This is another one of those records that caught me at a particularly vulnerable time in my life, and as a result, might speak to me more so than it does to other people. For the record, I think this album is brilliant, and terribly overlooked. I think it may have achieved some success, but not nearly as much as it deserved. There's hardly a bad moment here, and that's tough to do in the realm of straightforward pop music.

I moved from Eugene to Portland in the summer of 1998, right after Into the Sun was released. My new roommate in Portland had purchased the record (possibly just because it was released on the Grand Royal label), and he had taken to playing it when we were hanging out. I certainly knew of Sean Lennon, but never thought much about him one way or the other. After hearing the album a few times, it started to sink in.

As if I needed help completely taking the leap, I started hearing it at my job. I was working for a high-end natural food store that had just opened in a suburb of Portland, and as a new-fangled plan to make it the market of the future, they had incorporated music into the shopping experience. There was a wall that featured LP-sized album covers of up-and-coming artists, and all the music piped through the store came from the albums on that wall. I think maybe a light appeared over the album cover that was playing at the moment. And the CDs were available near the checkout. Anyway, Into the Sun was one of them. (I can't remember any of the others except for Beth Orton. It was mostly harmless pop like that.)

So, through these two channels (on top of taping it and having it in my car), the record wormed its way into my mind and never let go. I had a miserable summer that year (moving cities proved to be rough going), but hearing bright pop like this was one of the only things that could temporarily distract me.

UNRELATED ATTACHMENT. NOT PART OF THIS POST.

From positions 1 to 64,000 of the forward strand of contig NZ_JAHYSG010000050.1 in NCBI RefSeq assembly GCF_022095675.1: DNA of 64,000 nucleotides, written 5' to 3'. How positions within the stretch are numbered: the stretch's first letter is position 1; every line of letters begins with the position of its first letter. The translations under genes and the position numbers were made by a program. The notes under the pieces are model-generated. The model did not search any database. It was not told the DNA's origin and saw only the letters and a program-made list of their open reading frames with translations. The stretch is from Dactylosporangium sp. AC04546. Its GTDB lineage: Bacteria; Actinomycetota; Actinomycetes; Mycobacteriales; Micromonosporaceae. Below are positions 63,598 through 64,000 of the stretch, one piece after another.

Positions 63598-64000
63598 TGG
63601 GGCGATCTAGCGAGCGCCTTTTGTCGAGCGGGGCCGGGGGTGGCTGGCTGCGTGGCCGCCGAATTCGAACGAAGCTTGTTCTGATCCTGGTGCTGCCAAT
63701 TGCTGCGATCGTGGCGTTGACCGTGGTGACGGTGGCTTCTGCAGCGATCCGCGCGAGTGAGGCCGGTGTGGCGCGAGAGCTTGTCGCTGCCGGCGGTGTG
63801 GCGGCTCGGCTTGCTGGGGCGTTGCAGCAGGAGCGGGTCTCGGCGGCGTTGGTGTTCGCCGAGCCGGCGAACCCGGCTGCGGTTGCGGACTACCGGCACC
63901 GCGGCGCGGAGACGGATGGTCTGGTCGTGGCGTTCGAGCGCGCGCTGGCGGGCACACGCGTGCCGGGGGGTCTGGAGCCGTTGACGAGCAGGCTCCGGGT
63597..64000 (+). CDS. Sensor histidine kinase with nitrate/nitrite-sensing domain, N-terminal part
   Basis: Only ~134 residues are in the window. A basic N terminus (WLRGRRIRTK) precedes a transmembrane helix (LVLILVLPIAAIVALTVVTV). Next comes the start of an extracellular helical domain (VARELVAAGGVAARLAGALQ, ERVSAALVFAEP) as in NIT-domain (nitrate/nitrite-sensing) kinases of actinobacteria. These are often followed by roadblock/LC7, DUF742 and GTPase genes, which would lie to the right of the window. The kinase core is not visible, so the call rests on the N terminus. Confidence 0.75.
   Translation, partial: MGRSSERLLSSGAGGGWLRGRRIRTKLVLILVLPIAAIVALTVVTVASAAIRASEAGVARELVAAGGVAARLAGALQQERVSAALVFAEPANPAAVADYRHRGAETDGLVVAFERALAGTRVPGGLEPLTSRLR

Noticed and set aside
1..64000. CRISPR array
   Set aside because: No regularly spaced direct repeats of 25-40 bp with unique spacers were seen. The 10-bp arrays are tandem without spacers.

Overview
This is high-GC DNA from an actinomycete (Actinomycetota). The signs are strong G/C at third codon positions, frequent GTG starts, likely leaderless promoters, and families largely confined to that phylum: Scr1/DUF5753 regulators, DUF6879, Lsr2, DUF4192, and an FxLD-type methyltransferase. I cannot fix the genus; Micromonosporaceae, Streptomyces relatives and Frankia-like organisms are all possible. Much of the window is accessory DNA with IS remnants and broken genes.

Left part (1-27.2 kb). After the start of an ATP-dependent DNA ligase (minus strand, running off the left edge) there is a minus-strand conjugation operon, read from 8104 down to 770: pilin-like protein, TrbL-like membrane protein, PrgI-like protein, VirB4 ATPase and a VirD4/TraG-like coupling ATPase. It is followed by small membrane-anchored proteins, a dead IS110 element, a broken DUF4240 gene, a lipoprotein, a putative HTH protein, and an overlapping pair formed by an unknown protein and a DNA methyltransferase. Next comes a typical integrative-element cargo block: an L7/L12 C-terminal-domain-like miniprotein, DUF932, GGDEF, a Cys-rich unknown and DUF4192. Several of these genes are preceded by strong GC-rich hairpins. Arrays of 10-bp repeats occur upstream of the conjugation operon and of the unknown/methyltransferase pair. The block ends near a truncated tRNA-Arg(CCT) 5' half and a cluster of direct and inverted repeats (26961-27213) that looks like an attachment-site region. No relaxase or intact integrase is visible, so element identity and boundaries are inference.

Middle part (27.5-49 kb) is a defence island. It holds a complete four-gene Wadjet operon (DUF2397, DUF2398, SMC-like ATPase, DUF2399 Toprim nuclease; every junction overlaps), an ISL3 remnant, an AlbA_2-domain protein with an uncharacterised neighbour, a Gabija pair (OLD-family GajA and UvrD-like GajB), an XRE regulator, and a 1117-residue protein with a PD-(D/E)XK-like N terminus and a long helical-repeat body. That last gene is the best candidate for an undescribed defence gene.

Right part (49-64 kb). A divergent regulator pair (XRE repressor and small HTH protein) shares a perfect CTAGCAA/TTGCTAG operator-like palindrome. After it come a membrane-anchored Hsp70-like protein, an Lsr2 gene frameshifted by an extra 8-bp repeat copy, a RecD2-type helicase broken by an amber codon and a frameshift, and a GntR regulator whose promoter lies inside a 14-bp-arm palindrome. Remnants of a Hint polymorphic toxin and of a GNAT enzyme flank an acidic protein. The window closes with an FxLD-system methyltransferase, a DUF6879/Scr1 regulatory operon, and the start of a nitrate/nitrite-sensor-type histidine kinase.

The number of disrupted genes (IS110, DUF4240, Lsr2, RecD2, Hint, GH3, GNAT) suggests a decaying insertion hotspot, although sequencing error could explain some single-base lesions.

Maybe other people love this record as much as I do, but I've never gotten that vibe. I could see people thinking it was simple. Or cutesy. Or not giving it a chance because of his last name. I was just always so surprised by how infectious this record was (and still is).

I'm still not sick of it. Look for it in bargain bins and score yourself a deal.


Tuesday, October 13, 2009

Julian Lennon - Valotte (LP, 1984)

I don't want to give Julian Lennon too much credit, but come on: this record had to have surprised some people. Clearly, if it wasn't for his last name, he wouldn't have been making his debut on a major label, and clearly he wouldn't have received such easy access to radio play, but these songs deserved it.

Or at least the two major singles did. The title track is a production masterpiece, with tons of elements coming together and hardly stepping on each other's toes. On top of that (which has to be credited to seasoned producer Phil Ramone), Julian holds his own. His lyrics aren't mind-blowing, but the melody in this song is strong. The next couple tracks lean towards a harder sound and don't work quite as well, but when he gets back into the synth-pop on the final two first-siders, it ain't bad.

But, let's be honest with ourselves here: the real reason I bought this record is because "Too Late for Goodbyes" is one of the most underappreciated songs of the mid-80's, and I can't get enough of it. If 1984 hadn't been such a monumental year for pop music, the song probably would have been a huger hit than it was. It's a good one.

The rest of the record holds up fairly well, too. Other than the two big singles, "Say You're Wrong" is the other standout here, and it's another one that owes some credit to production. Still, it's a catchy little track.

Julian Lennon's in a rough spot, and the dude needs to be cut some slack. He ain't his dad, but I don't think he ever said that he wanted to be. The guy can write a nice pop song (or at least he could back then), and that's more than most people can claim.